Implementation of OKCupid for voters


In my last post I essentially proposed that somebody should build an OKCupid for voters. In this post, I’m going to address a number of questions pertaining to the construction of such a comprehensive VAA; namely:

1) Who would do it most efficiently?

2) What would be their motives for launching the VAA?

3) What could they do to minimze the risks of launching the VAA?

4) How could voters and parties be persuaded to use it? (This question was to some extent addressed already in the last post, but here I will touch on some further issues.)


Whoever constructs this VAA should ideally have:


1) Access to expertise on politics (preferably political scientists, but renowned political journalists is another option) and on constructing the algorithms, etc, needed to get the site running. This means that they probably should have:

a) A respected name among politics experts. If you don’t have that, it’s less likely that they’re going to want to participate.

b) Substantial resources, either in monetary form or in form of expert labour willing to work for free.

2) Lots of visitors. It would be much harder for an independent site to attract test-takers, than for an established site with thousand of recurring visitors. Therefore, the latter option is strongly preferable.

3) A respected name among potential test-takers, in three ways:

a) They should not be seen as politically biased to the left or right.

b) They should be seen as having a direct interest in improving politics, and not only in increasing their profits.

c) They should not be seen as infringing upon people’s privacy. The reason this is important is that the site would obtain vast amounts of sensitive data, and if users did not trust the site’s handling of that data, they would be put off.


There are lots of different organizations that could launch a comprehensive VAA: large Internet companies like Google, dating sites like eharmony (which recently launched a matchmaking site connecting employers with employees), universities or other non-profits such as Wikipedia or Reddit, major newspapers, social networks, etc. There is no reason to exclude any alternative at this point, but two alternatives which seem particularly interesting in view of the above criteria are, firstly, public service broadcasters such as BBC, which ticks all of the boxes, and, secondly, a joint launch involving one right-wing and one left-wing newspaper (say New York Times and Wall Street Journal). This move would presumably rebut the bias objection which a VAA launched by New York Times alone would face. But there are also other options such as Nate Silver’s (Input here is much appreciated.)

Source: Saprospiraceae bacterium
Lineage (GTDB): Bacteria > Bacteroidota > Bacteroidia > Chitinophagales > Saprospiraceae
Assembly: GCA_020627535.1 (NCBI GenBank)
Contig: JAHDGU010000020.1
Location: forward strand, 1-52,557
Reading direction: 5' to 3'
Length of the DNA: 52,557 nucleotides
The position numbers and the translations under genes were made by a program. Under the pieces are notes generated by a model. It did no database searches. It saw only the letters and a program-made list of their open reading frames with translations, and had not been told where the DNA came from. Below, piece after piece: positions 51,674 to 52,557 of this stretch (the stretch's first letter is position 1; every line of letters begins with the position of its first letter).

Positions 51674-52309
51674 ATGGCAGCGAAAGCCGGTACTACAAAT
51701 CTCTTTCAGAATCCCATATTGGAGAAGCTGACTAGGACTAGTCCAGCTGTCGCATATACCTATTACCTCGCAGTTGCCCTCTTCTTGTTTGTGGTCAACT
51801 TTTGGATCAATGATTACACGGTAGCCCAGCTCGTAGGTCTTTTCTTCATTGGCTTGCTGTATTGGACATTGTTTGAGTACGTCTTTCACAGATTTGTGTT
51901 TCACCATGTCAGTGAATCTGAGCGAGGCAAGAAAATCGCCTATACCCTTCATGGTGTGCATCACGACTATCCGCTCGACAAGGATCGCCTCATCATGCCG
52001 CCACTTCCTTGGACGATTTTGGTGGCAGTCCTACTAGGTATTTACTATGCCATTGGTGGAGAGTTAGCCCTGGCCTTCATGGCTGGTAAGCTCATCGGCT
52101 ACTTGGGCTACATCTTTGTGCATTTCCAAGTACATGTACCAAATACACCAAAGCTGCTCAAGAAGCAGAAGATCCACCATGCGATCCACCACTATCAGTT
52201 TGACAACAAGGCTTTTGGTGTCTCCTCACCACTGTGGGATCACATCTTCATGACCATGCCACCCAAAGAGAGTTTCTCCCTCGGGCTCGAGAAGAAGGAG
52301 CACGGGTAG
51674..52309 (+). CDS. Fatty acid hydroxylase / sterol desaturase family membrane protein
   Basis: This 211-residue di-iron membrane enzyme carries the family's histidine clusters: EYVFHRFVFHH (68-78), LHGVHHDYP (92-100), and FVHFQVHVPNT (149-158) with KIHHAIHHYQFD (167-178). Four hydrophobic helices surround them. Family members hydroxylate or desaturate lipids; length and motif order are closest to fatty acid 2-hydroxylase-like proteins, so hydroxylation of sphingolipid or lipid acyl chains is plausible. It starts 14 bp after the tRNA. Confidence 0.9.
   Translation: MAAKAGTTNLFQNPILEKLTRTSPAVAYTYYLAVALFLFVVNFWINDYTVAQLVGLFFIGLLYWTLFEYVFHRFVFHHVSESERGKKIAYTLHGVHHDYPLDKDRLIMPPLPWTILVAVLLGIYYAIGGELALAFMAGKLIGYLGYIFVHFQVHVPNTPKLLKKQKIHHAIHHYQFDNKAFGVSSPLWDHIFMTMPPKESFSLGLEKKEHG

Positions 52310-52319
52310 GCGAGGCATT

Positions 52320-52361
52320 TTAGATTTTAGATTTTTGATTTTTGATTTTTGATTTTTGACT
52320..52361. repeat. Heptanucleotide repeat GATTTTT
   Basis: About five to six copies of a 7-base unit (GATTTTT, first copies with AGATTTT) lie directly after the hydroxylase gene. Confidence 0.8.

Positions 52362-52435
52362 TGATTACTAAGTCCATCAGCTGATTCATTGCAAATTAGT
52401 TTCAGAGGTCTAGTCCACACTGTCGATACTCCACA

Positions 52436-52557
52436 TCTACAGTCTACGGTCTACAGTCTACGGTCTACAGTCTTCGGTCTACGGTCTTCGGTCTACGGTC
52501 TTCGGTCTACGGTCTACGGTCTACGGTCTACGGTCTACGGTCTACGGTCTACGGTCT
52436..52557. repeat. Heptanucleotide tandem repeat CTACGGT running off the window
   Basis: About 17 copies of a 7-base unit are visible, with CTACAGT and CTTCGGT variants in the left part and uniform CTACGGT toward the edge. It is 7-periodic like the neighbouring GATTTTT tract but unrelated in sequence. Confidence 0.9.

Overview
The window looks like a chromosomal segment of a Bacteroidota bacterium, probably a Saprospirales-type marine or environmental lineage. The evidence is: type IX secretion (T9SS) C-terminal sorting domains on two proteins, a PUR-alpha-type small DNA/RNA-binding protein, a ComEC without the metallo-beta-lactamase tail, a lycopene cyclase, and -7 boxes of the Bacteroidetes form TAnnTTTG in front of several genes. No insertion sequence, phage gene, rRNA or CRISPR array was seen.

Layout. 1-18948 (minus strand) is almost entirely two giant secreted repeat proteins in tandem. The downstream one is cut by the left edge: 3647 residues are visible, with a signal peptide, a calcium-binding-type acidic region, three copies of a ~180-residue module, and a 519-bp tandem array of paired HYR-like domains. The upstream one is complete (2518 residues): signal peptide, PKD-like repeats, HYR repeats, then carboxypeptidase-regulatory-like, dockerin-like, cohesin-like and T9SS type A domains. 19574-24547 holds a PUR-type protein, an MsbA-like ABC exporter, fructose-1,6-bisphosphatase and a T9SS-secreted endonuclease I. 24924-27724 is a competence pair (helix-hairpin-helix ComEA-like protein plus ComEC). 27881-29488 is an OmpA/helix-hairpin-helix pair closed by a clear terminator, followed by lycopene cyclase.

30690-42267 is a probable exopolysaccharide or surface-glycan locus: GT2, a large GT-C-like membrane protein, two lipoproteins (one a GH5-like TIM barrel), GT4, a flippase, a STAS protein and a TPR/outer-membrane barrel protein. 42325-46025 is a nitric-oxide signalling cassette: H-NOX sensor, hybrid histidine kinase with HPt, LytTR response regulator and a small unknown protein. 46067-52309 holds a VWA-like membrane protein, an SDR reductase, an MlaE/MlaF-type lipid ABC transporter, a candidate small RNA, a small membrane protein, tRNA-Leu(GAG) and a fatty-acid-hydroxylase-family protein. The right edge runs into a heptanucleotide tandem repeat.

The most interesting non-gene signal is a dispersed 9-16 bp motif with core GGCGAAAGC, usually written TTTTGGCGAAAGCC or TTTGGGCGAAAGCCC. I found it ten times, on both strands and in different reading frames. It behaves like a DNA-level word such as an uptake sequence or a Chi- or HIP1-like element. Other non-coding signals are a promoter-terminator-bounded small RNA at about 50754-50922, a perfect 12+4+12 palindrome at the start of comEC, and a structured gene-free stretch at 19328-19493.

Let us now turn to what possible motives these sites would have for launching the VAA. These can be divided into commercial and non-commercial motives.

1) Starting with the non-commercial motives, serious media and its journalists think that they, as the “fourth estate”, play a vital role in a well-functioning democracy. By collecting and disseminating information of interest to voters, they enhance the democratic process, their theory goes. Now one can debate whether that is true or not (I happen to think that it by and large is) but that is beside the point, which is that this self-image should motivate serious media to launch the VAA. The purpose of the VAA is, namely, precisely to collect and disseminate information in a way that helps voters to make more informed choice.

2) The main commercial motives are as follows.

a) A VAA launched on, say, the BBC, New York Times or Wall Street Journal’s website would presumably attract more visitors to these sites, and make existing visitors spend more time there (and conversely; cf the symbiosis between the dating site Guardian Soulmates and The Guardian.) This would mean more ad revenues (BBC doesn’t have ads on their website but seem very interested in increasing their number of visitors neverthless).

b) Ideally, the statistics on VAA users’ preferences on the different issues would be freely available. However, the hosting site could also choose to sell some sets of statistics, and analyses of them, to political parties and others (this has to be done in a way that respects users’ privacy, however). For instance, parties could get advice on how they should change their policies and/or the relative weights they attach to them, in order to increase their popularity.


There are of course many issues pertaining to the running of the site that one could discuss. For instance: why hasn’t a site like this already been launched? Perhaps this tells us that it’s harder to run it than I’ve made it sound. Business not being a field of expertise of mine, I will refrain from discussing most issues related to the running of the site, however. Instead, I will focus on one way of reducing the risks of launching the VAA which I think is especially important to point out.

As we saw, many news sites already have simple votematch tests today. There is, however, a big difference between them and the kind of comprehensive (and therefore more costly) VAA I envision here. A cautious approach would therefore be to start off by launching a less comprehensive VAA and then expand it step by step. You could launch the test with a moderate number of questions, say 100-200, and if that goes well, gradually expand it. (In order for the site to gain credibility, the first version has, however, to be well-crafted and reasonably comprehensive.)

An important issue to consider here is that users shouldn’t have to re-do their weightings when new versions of the test is launched. One possible method to achieve this is as follows. The first version of the test could exclusive contain quite general questions, whereas new versions would add new, lower, layers in the hierarchy of questions. Default answers to these questions would be generated from users’ answers to the more general questions (in the way specified in the previous post). As a result, users wouldn’t have to adjust their answers or weights to existing questions when new questions are added.